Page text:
Echoes of the Andes

July 2015


“When the sun first hits me high up on Chopicalqui, I know I am alive again.”

Before that? I was daydreaming that I was having a conversation with my grandpa, who passed away not long ago.

My grandpa had this charm when he sat down to share a life story with you: you would be moved, every single time. And for just that reason alone, I always looked up to him.

The truth is, I miss the man, this high class, honorable, traditional man. But even more so, I regret that I didn’t attend his funeral. I was across the world, in South America, 20,000ft in the air, climbing on Chopicalqui’s steep slope. There is no excuse for it; the only thing I can hope is that I can make up for it and ask for forgiveness with this: when I finally meet him again in the afterlife, this time, it will be my turn to share stories. Stories that took place on those mighty giants, within those narrow boundaries between horror and joy.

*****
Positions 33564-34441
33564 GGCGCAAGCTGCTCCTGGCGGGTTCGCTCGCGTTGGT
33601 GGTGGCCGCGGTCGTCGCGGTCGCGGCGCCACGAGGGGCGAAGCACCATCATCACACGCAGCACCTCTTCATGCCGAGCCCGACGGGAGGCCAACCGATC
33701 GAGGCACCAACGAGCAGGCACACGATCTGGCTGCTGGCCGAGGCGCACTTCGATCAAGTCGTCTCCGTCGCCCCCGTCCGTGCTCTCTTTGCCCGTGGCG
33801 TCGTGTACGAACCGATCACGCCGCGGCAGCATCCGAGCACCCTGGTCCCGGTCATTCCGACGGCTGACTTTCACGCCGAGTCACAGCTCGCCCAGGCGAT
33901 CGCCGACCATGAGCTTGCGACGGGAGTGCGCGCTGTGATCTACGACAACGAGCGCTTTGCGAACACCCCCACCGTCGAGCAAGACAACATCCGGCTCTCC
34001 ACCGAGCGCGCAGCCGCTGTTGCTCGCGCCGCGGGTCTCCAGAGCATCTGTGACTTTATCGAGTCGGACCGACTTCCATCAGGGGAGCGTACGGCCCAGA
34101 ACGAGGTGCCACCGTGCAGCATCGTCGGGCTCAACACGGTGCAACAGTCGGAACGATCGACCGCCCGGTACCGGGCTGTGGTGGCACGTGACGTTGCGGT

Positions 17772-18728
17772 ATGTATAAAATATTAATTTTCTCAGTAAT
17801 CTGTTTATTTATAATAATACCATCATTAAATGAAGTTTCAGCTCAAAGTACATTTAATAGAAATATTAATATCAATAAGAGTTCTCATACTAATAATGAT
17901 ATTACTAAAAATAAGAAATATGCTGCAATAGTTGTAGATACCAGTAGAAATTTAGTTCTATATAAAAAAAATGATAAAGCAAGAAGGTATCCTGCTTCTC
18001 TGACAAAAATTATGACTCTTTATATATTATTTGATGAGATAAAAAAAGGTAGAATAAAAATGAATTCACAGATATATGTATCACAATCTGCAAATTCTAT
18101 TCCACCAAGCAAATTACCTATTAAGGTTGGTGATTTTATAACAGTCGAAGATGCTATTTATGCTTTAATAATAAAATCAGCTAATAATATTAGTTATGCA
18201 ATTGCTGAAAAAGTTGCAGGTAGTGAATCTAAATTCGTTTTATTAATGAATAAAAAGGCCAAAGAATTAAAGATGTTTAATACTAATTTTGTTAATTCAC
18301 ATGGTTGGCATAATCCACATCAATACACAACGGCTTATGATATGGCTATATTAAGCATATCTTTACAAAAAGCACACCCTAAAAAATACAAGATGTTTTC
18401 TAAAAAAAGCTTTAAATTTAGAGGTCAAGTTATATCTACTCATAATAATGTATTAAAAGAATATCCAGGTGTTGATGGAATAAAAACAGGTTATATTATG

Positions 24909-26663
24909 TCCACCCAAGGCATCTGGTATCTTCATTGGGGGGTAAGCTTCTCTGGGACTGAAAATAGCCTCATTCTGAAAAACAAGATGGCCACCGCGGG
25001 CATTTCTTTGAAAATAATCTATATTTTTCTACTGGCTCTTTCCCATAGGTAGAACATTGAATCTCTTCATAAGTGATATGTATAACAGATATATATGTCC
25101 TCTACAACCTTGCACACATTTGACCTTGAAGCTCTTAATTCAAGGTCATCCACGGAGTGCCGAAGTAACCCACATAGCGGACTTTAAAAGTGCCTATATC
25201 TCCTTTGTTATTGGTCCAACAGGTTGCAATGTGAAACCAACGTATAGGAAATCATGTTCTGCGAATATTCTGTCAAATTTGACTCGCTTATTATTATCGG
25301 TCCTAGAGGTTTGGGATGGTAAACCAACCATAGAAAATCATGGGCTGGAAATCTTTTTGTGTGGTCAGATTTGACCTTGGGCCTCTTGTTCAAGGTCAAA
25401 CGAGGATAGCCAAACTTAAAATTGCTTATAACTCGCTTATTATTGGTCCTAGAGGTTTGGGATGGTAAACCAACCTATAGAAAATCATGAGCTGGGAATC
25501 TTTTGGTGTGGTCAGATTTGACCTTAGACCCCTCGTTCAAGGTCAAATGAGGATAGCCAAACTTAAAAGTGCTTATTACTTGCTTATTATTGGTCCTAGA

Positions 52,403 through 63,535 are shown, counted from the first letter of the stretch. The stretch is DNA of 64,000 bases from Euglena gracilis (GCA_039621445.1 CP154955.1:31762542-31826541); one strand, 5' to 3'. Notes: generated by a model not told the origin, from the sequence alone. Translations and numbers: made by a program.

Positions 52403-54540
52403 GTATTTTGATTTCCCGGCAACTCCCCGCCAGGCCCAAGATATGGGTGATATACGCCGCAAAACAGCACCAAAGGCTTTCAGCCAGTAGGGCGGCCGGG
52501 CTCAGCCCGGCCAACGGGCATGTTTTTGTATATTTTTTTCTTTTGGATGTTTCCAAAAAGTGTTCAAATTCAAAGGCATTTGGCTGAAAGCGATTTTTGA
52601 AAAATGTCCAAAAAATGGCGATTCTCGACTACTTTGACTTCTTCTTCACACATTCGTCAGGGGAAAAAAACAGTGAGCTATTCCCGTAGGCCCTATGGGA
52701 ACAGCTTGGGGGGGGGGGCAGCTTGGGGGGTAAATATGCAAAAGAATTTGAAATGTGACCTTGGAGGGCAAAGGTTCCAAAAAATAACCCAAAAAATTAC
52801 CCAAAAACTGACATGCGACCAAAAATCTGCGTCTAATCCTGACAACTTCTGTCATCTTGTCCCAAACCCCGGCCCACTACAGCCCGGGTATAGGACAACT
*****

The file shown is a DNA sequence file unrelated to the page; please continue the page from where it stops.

“So proud to be your grandson. So proud…”

“Look, dad, stars.” A boy is pointing at the sky. “Can you touch them?” He was five that year. “Yes, of course you can. But first, you should stand on top of a mountain.” “Why?” “It is closer that way.” His father lightly touched the boy’s head. “Oh.” The boy seems confused. Even though the boy had never seen a mountain, that night, the father planted a seed in him. And no one, including the boy himself, could have foreseen how that seed would take root, and later grow into something so much bigger than the boy himself. That boy? I am that boy.


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